At the time, I called this societal reckoning a very good thing for the cultural fabric of our nation, and I still believe that. After all, the purpose of #MeToo has been to empower those who’ve been preyed upon, to shed light on the truth, and to seek justice. But I was concerned at the time that like many other honorable and important movements, it would eventually be co-opted and led astray by political opportunists and even well-meaning reactionaries looking to bolster a broader narrative.

In other words, I worried that #MeToo would become less about justice, and more about justification.

Those concerns have unfortunately been validated during the epic saga of Brett Kavanaugh’s Supreme Court nomination, and the charges levied against him by Christine Blasey Ford. As we all know, Ford says she was sexually assaulted by Kavanaugh at a party when the two were in high school, and her sworn testimony in front of the Senate Judiciary Committee was felt by many (including me) to be genuine and quite compelling.

As far as many were concerned, that was enough. Case closed. Kavanaugh could not, by any moral reasoning or rationale, be confirmed for the Supreme Court. And if he somehow were to be, it would be a slap in the face of women everywhere, and a national disgrace of historic proportions.

In fact, a lot of people — many of them waving the #MeToo banner — had reached this conclusion well before Ford had ever taken the stand. Hearing her tell her story in person, and tell it in the way she did, only reinforced their steadfast belief in Kavanaugh’s guilt.

It didn’t really matter what Kavanaugh had to say after that. He came out swinging in his subsequent testimony, angrily (and justifiably) blasting how the process was being handled in DC and covered by the media. He expressed the pain that he and his family had been going through, and continued to proclaim his innocence.

His critics, doubters, and political opponents framed the display of righteous indignation as further proof of his guilt and unfitness for the bench, but it’s safe to say that had he presented himself dispassionately, many of the same people would have cast him as callous and uncaring. Again, more proof of guilt. He really couldn’t win.

What also didn’t matter was the absence of any corroborating evidence to support Ford’s claim. The witnesses she named (including friends of hers) couldn’t validate her story, nor even place her and Kavanaugh together at any party. Ford couldn’t remember who brought her to the party, who brought her home from the party, or when and where the party actually was.

None of this is to say that things didn’t go down exactly as she says. They may have. None of us know for sure.

A hazy memory is perfectly understandable based on the amount of time that has passed. And if you add in the emotional trauma one would surely suffer from such an assault, the memory gaps are certainly feasible. It could possibly even be used o explain her evolving account of the incident.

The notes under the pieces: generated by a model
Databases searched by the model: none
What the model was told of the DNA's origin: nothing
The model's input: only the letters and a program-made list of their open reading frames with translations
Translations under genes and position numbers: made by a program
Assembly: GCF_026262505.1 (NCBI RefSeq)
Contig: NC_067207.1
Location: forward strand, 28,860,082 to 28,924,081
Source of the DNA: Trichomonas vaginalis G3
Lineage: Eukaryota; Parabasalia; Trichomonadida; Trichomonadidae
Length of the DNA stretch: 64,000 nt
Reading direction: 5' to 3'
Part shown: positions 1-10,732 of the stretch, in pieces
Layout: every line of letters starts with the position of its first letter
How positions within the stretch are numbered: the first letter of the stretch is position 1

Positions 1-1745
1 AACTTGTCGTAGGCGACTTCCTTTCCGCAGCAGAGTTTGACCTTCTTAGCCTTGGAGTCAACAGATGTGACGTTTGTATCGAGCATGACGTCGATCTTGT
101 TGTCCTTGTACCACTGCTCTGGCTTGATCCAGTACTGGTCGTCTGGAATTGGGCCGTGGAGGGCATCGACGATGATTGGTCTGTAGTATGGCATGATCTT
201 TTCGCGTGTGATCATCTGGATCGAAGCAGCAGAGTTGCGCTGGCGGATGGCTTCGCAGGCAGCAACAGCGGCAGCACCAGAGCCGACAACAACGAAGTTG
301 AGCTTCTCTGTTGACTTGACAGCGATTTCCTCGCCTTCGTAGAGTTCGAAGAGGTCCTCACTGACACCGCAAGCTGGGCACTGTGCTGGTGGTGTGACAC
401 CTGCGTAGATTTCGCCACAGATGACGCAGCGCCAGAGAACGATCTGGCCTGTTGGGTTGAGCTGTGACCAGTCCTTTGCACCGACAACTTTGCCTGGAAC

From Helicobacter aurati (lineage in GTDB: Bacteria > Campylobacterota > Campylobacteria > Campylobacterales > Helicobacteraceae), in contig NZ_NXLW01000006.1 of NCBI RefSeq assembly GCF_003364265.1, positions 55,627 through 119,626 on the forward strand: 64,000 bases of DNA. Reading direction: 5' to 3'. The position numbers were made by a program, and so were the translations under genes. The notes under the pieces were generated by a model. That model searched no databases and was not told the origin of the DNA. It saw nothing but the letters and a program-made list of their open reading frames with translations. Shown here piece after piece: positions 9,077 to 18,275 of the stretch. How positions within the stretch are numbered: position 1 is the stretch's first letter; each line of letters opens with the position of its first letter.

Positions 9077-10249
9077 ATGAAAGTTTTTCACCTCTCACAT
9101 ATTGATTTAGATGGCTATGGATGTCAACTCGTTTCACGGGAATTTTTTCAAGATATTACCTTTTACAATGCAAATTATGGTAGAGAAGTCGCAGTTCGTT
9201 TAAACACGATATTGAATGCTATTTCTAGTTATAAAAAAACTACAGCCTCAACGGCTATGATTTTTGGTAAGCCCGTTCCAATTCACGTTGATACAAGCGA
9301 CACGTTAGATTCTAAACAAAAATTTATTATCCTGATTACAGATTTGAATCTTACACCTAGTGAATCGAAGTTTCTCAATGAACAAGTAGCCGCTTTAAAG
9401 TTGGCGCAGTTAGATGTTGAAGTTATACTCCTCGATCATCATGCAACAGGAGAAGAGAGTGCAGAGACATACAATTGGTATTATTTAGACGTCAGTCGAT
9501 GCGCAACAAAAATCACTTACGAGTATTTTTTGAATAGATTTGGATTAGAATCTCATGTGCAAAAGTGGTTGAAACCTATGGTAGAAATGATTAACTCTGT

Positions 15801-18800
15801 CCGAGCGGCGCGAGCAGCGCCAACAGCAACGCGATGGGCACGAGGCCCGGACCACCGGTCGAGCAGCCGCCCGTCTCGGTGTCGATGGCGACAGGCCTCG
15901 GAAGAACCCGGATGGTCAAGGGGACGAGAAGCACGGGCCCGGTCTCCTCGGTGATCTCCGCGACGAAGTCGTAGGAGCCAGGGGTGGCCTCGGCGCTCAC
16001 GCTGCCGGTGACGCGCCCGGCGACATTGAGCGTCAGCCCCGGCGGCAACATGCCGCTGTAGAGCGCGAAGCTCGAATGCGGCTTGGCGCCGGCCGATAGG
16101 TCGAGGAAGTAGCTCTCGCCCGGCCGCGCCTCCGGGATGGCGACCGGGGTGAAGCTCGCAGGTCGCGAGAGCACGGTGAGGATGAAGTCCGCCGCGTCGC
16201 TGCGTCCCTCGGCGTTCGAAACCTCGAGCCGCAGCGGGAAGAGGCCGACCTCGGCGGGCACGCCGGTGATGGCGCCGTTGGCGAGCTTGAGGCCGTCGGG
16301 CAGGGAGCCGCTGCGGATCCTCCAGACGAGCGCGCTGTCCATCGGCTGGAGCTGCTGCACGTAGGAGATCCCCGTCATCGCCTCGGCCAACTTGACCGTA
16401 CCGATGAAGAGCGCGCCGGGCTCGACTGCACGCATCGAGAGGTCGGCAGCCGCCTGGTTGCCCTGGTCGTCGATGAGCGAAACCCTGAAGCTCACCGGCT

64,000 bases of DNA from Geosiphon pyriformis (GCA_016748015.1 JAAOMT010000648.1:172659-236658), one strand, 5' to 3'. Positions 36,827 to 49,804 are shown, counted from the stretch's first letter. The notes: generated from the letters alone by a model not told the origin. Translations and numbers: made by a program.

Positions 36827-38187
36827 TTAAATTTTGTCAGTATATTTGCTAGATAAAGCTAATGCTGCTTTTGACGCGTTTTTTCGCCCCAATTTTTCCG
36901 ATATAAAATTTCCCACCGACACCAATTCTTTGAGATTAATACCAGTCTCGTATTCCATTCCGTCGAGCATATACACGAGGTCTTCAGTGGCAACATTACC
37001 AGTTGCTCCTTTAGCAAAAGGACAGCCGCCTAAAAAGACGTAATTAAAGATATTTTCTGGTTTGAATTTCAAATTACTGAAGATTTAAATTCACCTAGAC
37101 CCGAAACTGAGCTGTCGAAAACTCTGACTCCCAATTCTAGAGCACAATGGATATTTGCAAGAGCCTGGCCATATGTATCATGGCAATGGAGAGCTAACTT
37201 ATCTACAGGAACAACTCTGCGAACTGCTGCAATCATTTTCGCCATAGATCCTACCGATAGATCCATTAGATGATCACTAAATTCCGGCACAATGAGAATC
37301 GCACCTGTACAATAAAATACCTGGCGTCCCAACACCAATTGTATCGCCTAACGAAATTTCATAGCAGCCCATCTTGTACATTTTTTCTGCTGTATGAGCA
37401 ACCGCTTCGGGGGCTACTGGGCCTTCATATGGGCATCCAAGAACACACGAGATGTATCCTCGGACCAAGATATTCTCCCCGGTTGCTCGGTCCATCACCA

But at bare minimum, the fact that there’s no evidence to support an accuser’s claim should at least be considered when deciding on the fate of the person being accused. Unfortunately, a lot of people aren’t willing to even entertain such a consideration.

If you’ve spent any time on social media over the past couple weeks, you’ve probably seen the battle-lines drawn: Either you stand with women or you stand against them. Either you support victims or you support their attackers. There’s no room for context, nuance, or even a presumption of innocence in how such statements have been applied.

As someone who has tried to view this situation with an open mind and with the sensitivity it genuinely deserves, I’ve been unable to identify the kind of binary choices that so many others are insisting upon. To me it keeps going back to the concept of blind justice.

The presumption of innocence is more than just a vital component of our legal system. It’s also a basic human right. It’s part of the foundation of our democracy. And by disregarding that right for the sake of societal solidarity or a broader cultural theme, a vital component of the #MeToo movement is also being jeopardized: the pursuit of truth.

Perception is a powerful lure, and many perceive Brett Kavanaugh as being guilty of what he’s being accused of. But the goal when dealing with issues as important as sexual abuse, victims’ rights, and human rights, should always be the truth, not perception.

Perception is what let Harvey Weinstein, Matt Lauer, and many other powerful men get away with their egregious acts for as long as they did. Truth is what put them out of business.

Believe me, I get that the truth is a hard sell these days — especially with the current state of our politics — but society must rise above politics and preconceived notions on the things that truly matter. Some issues must command our objectivity. And if we can’t even be objective enough to look at evidence earnestly, and insist upon a minimum burden of proof being met before branding someone a sexual assailant, we lose as a people.

What I’m seeing right now isn’t #MeToo. #MeToo has played an important, truth-driven role in our culture over the past couple of years. I’m hoping it continues to do so in the future.